The recent podcast by Glen Fleishman with Matthew Gast, author of "802.11 Wireless Networks: The Definite Guide", published by O’Reilly is one of those rare tech podcast jewels which are both entertaining and interesting. Having read Matthew’s book a while ago it was also interesting to learn a bit more about the author behind it.
With lots of more or less compatible Pre-N Wifi and Mimo products coming out these days and less encouraging news about the state of discussions in the 802.11n standards group, it was also good to hear an update from somebody involved in the process.
Here are my thoughts triggered by the podcast:
State of Discussions (September 2006):
The current version of the IEEE 802.11n standard is called Draft 1 and was released earlier this year. Draft 2 will be out in the middle of 2007 and should resemble the final standard with only minor modifications before final acceptance.
The Wifi standard is driven by two bodies: The IEEE standards group which is consensus driven and the Wifi Alliance which is market driven. The Wifi Alliance is an industry group which ensures interoperability of devices of different manufacturers with a certification program. You might have seen their "Wifi" certification label on various products before. While deliberations on the standard are still ongoing a number of different companies, however, have already started to ship "Pre-N" products, many of them not compatible with each other. As this hurts the overall Wifi eco system, the Wifi Alliance has decided to launch a "Pre-N" certification program shortly to tackle the situation.
802.11n for power and size constrained devices
The main goal of 802.11n is to increase the data rate from todays 54 MBit/s (on the physical layer) to 100, 200, 400 MBit/s and beyond. Matthew states in the podcast that first devices will probably achieve about 200 MBit/s with higher speeds to be seen in the future. Faster speeds, however, increase power consumption due to increased signal processing requirements and requires multiple antennas. While this is less of a problem for devices like notebooks, meeting these requirements with small devices like PDAs and mobile phones is more difficult. Thus, the 11n working group is defining the standard in a way to allow mobile phones and other small devices to implement fewer options and thus optimize power consumption and size requirements. While such devices are slower, the standard is designed in a way to allow them to still be compatible and interoperable with chipsets for devices like notebooks that include additional options to push the speed limit. To me this makes a lot of sense. While applications like video streaming between PCs, notebooks , TV screens and other devices demand a lot of bandwidth, mobile devices with small screens usually require much less. Even if there are some mobile phone devices one day which act as Wifi Access Points to share a 3G or 4G Internet connection, even rudimentary Wifi speeds are still much higher than the speed of the wide area network.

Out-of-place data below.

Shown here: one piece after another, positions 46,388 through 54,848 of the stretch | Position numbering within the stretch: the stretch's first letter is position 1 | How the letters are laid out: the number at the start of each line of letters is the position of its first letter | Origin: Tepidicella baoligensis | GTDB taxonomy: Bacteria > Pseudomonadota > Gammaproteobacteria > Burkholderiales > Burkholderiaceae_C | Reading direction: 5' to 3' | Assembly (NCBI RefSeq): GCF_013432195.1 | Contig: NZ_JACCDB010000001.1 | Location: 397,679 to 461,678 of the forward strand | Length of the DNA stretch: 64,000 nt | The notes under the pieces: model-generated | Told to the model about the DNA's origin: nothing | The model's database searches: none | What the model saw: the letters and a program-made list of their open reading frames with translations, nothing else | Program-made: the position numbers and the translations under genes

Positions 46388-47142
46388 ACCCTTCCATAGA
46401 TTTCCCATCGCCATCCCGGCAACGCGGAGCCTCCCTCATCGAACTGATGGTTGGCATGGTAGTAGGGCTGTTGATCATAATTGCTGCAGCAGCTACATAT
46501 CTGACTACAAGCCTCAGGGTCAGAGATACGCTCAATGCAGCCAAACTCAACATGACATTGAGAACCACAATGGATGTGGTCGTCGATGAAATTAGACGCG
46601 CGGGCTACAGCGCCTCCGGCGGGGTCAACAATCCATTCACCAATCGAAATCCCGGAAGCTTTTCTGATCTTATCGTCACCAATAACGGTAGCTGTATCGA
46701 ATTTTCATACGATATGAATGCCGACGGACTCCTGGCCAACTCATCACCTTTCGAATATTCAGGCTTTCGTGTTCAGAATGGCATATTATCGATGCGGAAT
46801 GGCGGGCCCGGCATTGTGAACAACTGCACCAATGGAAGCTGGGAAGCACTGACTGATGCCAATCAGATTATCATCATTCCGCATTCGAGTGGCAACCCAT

Dimensions of Speed:
Like the current 802.11a and g standards, 802.11n uses Orthogonal Frequency Division Multiplexing (OFDM) on the physical layer. With this method, data is sent over many narrow band channels simultaneously. While current standards use a bandwidth of 20 MHz, 802.11n also uses 20 MHz and optionally 40 MHz. Using twice as much bandwidth in effect also doubles the speed available to users.
To further increase throughput, 802.11n uses a technique called Multiple Input Multiple Output (MIMO). MIMO uses 2, 3 or 4 antennas to send data simultaneously on the same frequency but over different spatial paths. This method is also called spacial multiplexing and exploits the fact that radio waves bounce off objects in the transmission path and thus create several independent paths from sender to receiver.
It’s interesting to note that WiMAX and the 3G Long Term Evolution (LTE) project also use MIMO to increase speed. Wireless "Pre-N" Wifi devices, however, will be the first on the using this new technology.
Backwards compatability is a difficult issue for 802.11n but absolutely necessary as it shares the 2.4 and 5 GHz bands with older 802.11b, g and a networks. In the 2.4 GHz frequency range 802.11n has to share the available bandwidth with 802.11b and g networks. While three non overlapping 20 MHz channels exist, only a single
40 MHz channel fits into this space. As a consequence, 40 MHz networks can not coexist at the
same place. This is quite difficult in today’s crowded Wifi environment. In the
5 GHz range, which is only used by few 802.11a devices today, things
look somewhat brighter.
In addition, new 802.11n networks must be able to handle both new 802.11n and older 802.11b, g and a devices. This is possible, but the overall speed in the network decreases. This is because of older stations not being able to use the the bandwidth as efficiently as new devices and because of additional precautions that have to be taken to prevent older stations from trampling over ongoing data transfers of new devices which they are unable to detect.
For situations in which no legacy devices have to be supported and no other networks use the same band, a "greenfield" mode is currently under discussion which throws all precautions overboard in order to increase transmission speeds. Such a mode is similar to the "g only" mode of current 802.11g access points which can be activated if no legacy devices are used.
The 802.11n standards group currently has to walk a fine line to ensure on the one hand that the standard is detailed enough, that it is designed in a way to allow power and size constrained devices to use it as well and on the other hand to finish their work as quickly as possible in order to prevent a further fractioning of the Pre-N market which has already begun. Not easy, but land is in sight.